BBC is too scared to allow jokes about Islam, says Ben Elton

Comedian Ben Elton has said the BBC is too “scared” to poke fun at Islam. He accused the broadcasting company of allowing programmes to run jokes about Christianity and vicars. However, he claimed bosses were too politically correct and worried about a negative backlash to do the same about imams. In an interview, Mr Elton, 48, who admits he has little religious faith, said: “I think it all starts with people nodding whenever anyone says, ‘As a person of faith… “I believe part of that is due to the genuine fear that the authorities and the community have about provoking the radical elements of Islam.” Gwyneth Rees reports.

Dutch anti-Muslim film brings call for PR

Feared fallout from a new film critical of Islam has one Dutch lawmaker calling for a pre-emptive public-relations campaign by all of Europe. Alexander Pechtold, a member of the Netherlands parliament, said Monday that Europe must publicly explain the values of freedom of expression and democracy in order to prevent a backlash to the film produced by right-wing lawmaker Geert Wilders. Here we are accustomed to democracy and freedom of expression but not everyone abroad is, Pechtold told Radio Netherlands.

Dutch soldiers ‘at risk’ over anti-Koran film

Dutch soldiers serving with Nato in Afghanistan will face new threats if their country allows the broadcast of an anti-Islamic film, Bozorgmehr Ziaran, Iran’s ambassador to the Netherlands, has said. He announced his intention to rally global Muslim opinion against plans by Geert Wilders, the maverick Dutch MP, to show a short movie attacking the Koran. Mr Ziaran also fuelled fears of a violent backlash by issuing a veiled threat that Dutch troops would be regarded as “representatives of people who besmirch the Koran”… Joan Clements and Bruno Waterfield report.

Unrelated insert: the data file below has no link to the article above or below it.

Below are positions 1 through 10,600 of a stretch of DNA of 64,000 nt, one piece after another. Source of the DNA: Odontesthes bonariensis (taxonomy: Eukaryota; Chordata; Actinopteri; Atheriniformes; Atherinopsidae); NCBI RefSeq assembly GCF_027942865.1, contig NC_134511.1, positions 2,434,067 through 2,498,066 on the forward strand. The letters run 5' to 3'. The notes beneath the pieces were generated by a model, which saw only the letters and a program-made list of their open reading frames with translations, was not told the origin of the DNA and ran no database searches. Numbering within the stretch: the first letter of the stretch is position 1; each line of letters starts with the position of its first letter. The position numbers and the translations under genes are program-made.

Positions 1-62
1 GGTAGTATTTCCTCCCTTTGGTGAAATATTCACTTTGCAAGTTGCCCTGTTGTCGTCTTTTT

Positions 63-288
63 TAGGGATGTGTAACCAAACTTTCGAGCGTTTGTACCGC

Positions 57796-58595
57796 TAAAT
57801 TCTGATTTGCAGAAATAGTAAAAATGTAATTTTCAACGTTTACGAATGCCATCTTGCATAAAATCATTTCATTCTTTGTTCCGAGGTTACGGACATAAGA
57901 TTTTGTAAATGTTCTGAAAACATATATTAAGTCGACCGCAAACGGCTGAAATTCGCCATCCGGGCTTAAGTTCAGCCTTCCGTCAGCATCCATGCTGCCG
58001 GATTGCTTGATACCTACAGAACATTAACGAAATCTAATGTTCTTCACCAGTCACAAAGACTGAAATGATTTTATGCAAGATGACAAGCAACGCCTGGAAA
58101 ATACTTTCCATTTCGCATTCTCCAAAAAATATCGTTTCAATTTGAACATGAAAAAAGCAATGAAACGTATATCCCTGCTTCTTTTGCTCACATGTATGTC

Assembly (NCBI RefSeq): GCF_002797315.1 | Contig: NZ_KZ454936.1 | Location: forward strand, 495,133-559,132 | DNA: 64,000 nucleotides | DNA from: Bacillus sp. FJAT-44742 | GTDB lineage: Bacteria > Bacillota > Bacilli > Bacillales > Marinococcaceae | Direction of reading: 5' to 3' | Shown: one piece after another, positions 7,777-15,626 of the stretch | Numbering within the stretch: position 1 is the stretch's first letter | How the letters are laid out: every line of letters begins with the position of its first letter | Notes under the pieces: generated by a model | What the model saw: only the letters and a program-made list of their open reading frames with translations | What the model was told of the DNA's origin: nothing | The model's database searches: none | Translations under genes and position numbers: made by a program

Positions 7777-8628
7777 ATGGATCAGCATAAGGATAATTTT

New articleDoes U.S. Tolerate Anti-Muslim Speech? The latest flap: Radio-show host says Muslims should be deported, sparking a backlash

Lu Gronseth listens regularly to WWTC, a conservative talk-radio station in Minneapolis, and even advertises his mortgage-loan business on the station. But when he learned that a nationally syndicated radio show host had told WWTC listeners that Muslims should be deported and made rude comments about what they could do with their religion, Mr. Gronseth pulled his ads from the station. So have at least two other Minnesota businesses, at the urging of the Council on American-Islamic Relations in Washington, D.C., as have a handful of national companies, including OfficeMax, JCPenney, Wal-Mart, and AT&T. But the comments by host Michael Savage in October – and previous anti-Muslim speech – have not created the furor that knocked radio icon Don Imus off of MSNBC and CBS Radio after he denigrated a black women’s basketball team. That leaves many Muslims-Americans – and non-Muslims like Mr. Gronseth – suspicious that Americans have a double standard when it comes to Islam.

In Italy, backlash against migrants grows